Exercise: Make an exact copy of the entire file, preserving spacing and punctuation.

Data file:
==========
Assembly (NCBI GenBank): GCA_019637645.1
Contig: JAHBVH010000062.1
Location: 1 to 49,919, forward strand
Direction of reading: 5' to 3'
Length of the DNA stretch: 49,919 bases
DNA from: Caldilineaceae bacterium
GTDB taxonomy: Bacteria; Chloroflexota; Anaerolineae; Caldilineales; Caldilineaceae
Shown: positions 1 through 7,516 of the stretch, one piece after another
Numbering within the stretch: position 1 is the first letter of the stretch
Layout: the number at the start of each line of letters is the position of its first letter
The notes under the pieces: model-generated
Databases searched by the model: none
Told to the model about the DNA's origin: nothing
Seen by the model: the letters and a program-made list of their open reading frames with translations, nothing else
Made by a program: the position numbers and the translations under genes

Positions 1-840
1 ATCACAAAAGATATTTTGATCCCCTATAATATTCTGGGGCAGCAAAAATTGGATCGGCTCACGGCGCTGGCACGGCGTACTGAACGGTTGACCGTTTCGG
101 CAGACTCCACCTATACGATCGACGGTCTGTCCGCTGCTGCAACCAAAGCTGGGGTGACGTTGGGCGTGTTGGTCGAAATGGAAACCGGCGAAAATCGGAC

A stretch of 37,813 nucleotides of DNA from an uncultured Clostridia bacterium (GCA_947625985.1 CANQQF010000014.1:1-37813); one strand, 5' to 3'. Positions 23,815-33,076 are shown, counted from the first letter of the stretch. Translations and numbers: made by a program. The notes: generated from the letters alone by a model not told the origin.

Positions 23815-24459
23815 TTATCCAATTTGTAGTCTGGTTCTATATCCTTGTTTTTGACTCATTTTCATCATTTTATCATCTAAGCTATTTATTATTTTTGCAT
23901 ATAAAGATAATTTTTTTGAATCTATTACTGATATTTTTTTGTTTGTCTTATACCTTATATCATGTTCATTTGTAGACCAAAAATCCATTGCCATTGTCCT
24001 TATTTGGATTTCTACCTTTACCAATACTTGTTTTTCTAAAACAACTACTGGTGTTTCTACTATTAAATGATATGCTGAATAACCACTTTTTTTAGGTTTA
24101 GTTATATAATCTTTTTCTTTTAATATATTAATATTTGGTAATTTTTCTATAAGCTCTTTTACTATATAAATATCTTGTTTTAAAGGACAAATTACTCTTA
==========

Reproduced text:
Assembly (NCBI GenBank): GCA_019637645.1
Contig: JAHBVH010000062.1
Location: 1 to 49,919, forward strand
Direction of reading: 5' to 3'
Length of the DNA stretch: 49,919 bases
DNA from: Caldilineaceae bacterium
GTDB taxonomy: Bacteria; Chloroflexota; Anaerolineae; Caldilineales; Caldilineaceae
Shown: positions 1 through 7,516 of the stretch, one piece after another
Numbering within the stretch: position 1 is the first letter of the stretch
Layout: the number at the start of each line of letters is the position of its first letter
The notes under the pieces: model-generated
Databases searched by the model: none
Told to the model about the DNA's origin: nothing
Seen by the model: the letters and a program-made list of their open reading frames with translations, nothing else
Made by a program: the position numbers and the translations under genes

Positions 1-840
1 ATCACAAAAGATATTTTGATCCCCTATAATATTCTGGGGCAGCAAAAATTGGATCGGCTCACGGCGCTGGCACGGCGTACTGAACGGTTGACCGTTTCGG
101 CAGACTCCACCTATACGATCGACGGTCTGTCCGCTGCTGCAACCAAAGCTGGGGTGACGTTGGGCGTGTTGGTCGAAATGGAAACCGGCGAAAATCGGAC

A stretch of 37,813 nucleotides of DNA from an uncultured Clostridia bacterium (GCA_947625985.1 CANQQF010000014.1:1-37813); one strand, 5' to 3'. Positions 23,815-33,076 are shown, counted from the first letter of the stretch. Translations and numbers: made by a program. The notes: generated from the letters alone by a model not told the origin.

Positions 23815-24459
23815 TTATCCAATTTGTAGTCTGGTTCTATATCCTTGTTTTTGACTCATTTTCATCATTTTATCATCTAAGCTATTTATTATTTTTGCAT
23901 ATAAAGATAATTTTTTTGAATCTATTACTGATATTTTTTTGTTTGTCTTATACCTTATATCATGTTCATTTGTAGACCAAAAATCCATTGCCATTGTCCT
24001 TATTTGGATTTCTACCTTTACCAATACTTGTTTTTCTAAAACAACTACTGGTGTTTCTACTATTAAATGATATGCTGAATAACCACTTTTTTTAGGTTTA
24101 GTTATATAATCTTTTTCTTTTAATATATTAATATTTGGTAATTTTTCTATAAGCTCTTTTACTATATAAATATCTTGTTTTAAAGGACAAATTACTCTTA